Bridge Pā

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Bridge Pa is located in New Zealand
Bridge Pa
Bridge Pa
Bridge Pa, New Zealand

Coordinates: 39°38′59″S 176°45′22″E / 39.649738°S 176.756195°E / -39.649738; 176.756195

Bridge Pā is a rural Māori settlement and surrounding area in Hawke's Bay, New Zealand, located approximately 10 kilometres inland from Hastings. The pā itself comprises approximately 70 households, a school, a meetinghouse of the LDS Church, two marae (Korongata Marae and a later addition in 1984 of the Mangaroa Marae), a cemetery and a disused quarry. Also the 140-year-old historical Homestead of the Puriri Family. The surrounding area includes Hastings Aerodrome, two golf clubs, a car club, and a Deer Stalkers hall. As well as the main settlement centred on the intersection of Maraekakaho Road and Raukawa Road, a satellite settlement is located on Ngatarawa Road (near the Valentine Road corner) and on State Highway 50 (near the corner with Maraekakaho Road in the shadow of Roy's Hill). A relatively large tract of the surrounding rural area (up to 5 km from the pā) is also classified as Bridge Pā by local authorities and Telecom's White Pages.

Infrastructure[edit]

The main road through the town is limited to 50 km/h and traffic is slowed through a variety of traffic calming measures. There is no sewerage.There is metropolitan style water reticulation. Wastewater is treated via individual homeowner septic tanks. Hastings Aerodrome is located nearby, just outside the settlement.

Population[edit]

  • 1996: 184
  • 2001: 213

Geography[edit]

Bridge Pā is situated on flat land on the Heretaunga Plains with the major geographical feature of the township being the Karewarewa Stream. Located on the edge of an unconfined aquifer, the surrounding land is free-draining and is used for sheep grazing, horticulture and wine production.

Climate[edit]

The attractive rural setting experiences between -3 °C frosts in winter (usually clearing to clear crisp days) to 40 °C heat in late summer. Bridge Pā is approximately 20 km from the coast, and with the central North Island mountain ranges of the Ruahines and Kawekas to intercept the prevailing westerly winds, the region enjoys a Mediterranean climate with around 2350 sunshine hours per annum and very low humidity.

Bridge Pa Triangle[edit]

Bridge Pa Triangle is a grape growing area roughly delineated by three roads: Ngatarawa Road, State Highway 50 and Maraekakaho Road. It is recognised as a premium wine growing area in the Hawke’s Bay region. Wines grown include Merlot, Syrah, Chardonnay and Sauvignon blanc. In ancient times the area was blanketed by the pumice tephra of numerous Taupo volcanic events. Much of the Triangle area covers the historical (pre-1860s earthquake) riverbed of the nearby Ngaruroro River. As such soil types include Ngatarawa Gravels, Takapau Silty-loam (free draining red metal of mixed alluvial and volcanic origin) and shallow clay-loam soils with underlying deep free draining pumice.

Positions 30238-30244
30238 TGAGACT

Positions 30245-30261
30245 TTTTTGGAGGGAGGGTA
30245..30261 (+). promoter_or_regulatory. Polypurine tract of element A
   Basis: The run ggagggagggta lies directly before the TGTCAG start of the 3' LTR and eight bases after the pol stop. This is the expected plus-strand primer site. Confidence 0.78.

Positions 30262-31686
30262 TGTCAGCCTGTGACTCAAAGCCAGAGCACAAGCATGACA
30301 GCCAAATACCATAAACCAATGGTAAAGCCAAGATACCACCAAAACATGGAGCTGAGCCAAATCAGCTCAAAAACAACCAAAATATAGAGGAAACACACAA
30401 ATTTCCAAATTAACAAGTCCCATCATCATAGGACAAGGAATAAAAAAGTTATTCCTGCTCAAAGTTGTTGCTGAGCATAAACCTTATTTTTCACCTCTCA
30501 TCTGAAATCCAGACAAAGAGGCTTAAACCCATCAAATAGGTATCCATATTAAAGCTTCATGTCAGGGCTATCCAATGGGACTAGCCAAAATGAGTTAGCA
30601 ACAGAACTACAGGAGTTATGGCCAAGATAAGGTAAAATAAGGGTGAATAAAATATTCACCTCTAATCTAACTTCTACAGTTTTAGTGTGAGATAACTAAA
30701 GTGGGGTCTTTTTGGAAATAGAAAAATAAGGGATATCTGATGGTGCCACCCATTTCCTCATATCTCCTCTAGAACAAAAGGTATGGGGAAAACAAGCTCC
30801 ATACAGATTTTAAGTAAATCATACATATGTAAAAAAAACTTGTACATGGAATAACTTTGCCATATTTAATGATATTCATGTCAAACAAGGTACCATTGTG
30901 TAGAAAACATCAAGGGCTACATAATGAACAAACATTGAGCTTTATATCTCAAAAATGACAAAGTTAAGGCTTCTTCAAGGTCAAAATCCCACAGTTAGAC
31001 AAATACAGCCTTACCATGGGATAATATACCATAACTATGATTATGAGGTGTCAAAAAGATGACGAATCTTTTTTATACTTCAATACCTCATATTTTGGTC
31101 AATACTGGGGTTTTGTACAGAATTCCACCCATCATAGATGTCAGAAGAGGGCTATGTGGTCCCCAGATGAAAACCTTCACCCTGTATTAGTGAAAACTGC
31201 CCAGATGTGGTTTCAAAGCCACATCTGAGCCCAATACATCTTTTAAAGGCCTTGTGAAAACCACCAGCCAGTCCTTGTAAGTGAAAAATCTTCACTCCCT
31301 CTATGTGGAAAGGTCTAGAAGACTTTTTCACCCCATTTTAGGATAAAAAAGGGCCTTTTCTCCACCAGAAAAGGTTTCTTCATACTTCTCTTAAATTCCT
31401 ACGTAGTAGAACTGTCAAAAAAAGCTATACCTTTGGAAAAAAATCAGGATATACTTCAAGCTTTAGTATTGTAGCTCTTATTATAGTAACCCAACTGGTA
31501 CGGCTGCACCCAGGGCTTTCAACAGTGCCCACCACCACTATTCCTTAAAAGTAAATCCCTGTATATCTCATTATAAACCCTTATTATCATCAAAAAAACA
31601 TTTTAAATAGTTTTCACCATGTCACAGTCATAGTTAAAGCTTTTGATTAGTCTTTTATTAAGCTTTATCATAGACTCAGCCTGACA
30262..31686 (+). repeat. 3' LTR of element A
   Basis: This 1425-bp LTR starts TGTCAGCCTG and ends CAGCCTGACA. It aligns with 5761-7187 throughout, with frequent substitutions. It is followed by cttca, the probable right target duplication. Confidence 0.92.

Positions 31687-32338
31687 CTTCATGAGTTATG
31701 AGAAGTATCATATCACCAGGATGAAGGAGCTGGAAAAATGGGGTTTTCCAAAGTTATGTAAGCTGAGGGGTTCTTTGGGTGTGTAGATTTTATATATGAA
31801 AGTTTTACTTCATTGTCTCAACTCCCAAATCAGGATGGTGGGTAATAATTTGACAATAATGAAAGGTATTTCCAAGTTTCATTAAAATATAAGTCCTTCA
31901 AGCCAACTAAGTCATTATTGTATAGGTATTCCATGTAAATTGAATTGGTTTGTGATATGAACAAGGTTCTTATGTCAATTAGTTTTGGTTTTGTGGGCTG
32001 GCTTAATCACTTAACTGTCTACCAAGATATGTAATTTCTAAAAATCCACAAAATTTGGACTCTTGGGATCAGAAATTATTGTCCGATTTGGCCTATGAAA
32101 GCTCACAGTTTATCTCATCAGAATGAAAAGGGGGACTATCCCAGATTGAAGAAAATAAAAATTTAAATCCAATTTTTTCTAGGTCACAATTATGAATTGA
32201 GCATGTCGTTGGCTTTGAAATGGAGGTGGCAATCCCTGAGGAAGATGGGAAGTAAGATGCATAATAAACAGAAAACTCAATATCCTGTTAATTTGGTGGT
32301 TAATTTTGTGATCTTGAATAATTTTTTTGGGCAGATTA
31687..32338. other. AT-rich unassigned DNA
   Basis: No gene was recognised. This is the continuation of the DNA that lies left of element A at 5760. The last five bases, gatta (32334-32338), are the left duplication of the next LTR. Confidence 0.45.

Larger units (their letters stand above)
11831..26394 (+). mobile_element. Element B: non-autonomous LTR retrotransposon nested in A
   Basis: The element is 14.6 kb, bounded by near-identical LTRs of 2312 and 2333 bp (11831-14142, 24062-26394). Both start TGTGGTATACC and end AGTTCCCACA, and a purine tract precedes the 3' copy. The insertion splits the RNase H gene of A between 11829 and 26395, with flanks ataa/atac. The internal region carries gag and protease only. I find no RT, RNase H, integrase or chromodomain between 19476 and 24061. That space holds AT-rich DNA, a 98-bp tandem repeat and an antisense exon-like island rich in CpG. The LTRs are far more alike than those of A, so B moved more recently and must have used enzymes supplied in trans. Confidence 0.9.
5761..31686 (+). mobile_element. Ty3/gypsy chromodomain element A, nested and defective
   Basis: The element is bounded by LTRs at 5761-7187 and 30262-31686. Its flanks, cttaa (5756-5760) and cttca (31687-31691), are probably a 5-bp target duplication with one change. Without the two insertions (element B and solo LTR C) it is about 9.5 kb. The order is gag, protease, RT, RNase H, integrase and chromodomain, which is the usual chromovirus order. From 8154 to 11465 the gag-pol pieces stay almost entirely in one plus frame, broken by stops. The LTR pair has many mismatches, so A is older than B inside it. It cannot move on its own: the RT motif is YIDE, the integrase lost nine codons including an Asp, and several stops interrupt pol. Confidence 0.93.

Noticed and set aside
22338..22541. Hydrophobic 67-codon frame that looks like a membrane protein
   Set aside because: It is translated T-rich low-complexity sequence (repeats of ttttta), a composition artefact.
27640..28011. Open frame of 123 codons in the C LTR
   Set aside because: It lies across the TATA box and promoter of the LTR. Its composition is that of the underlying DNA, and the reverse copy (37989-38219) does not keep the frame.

The Bridge Pa Triangle Wine District Association brings together wine makers and associated businesses in the Bridge Pa Triangle with the aim of promoting this important wine growing sub region.

Wineries that produce wine or use grapes grown in this area include:

Alwyn Corban and Garry Glazebrook of Ngatarawa Wines pioneered wine production in the area in the 1980s and it is only with the growth of other boutique wineries in the late 1990s that the "Bridge Pa Triangle" has been delineated and named. The area is also sometimes described as The Maraekakaho Triangle and The Ngatarawa Triangle. Bordering Ngatarawa Road and to the north of the area along State Highway 50 is the world famous Gimblett Gravels wine growing area.

Famous natives[edit]

  • George Nepia - All Black Fullback 1920s - '30s Invincibles (attended Maori Agricultural College)id
  • Tori Reid - (22 September 1912 – 19 March 2003) was a New Zealand rugby union player. A lock and flanker, Reid represented East Coast and Hawke's Bay at a provincial level, and was a member of the New Zealand national side, the All Blacks, from 1935 to 1937. He played 27 matches for the All Blacks including nine internationals.[1] Affiliating to Ngāti Porou,[2] Reid represented New Zealand Māori between 1931 and 1949.[1] In a long first-class career from 1929 to 1952, he played 157 games, which was then a New Zealand record.[1] Between 1952 and 1954, Reid served as a New Zealand Māori selector.[1]
  • Ash Puriri - Famous Entertainer & Academic Specialist Cruise Ship Entertainment Headliner 2000 - 2015 First Māori with over 5 Million Fans
  • Charlene Otene (nee Wainohu) - Tall Fern, Silver Fern
  • Kevin Tamati - Kiwi Rugby League
  • Jack Maere - Tall Blacks
  • Caroline Evers-Swindell - Olympic Rowing Gold Medalist
  • Georgina Evers-Swindell - Olympic Rowing Gold Medalist, Indoor Rowing World Record Holder
  • Peter Lyons - New Zealand Gliding champion
  • Taine Randell - [All Black] Loose Forward 1996 - 2002

Local Businesses & Institutions[edit]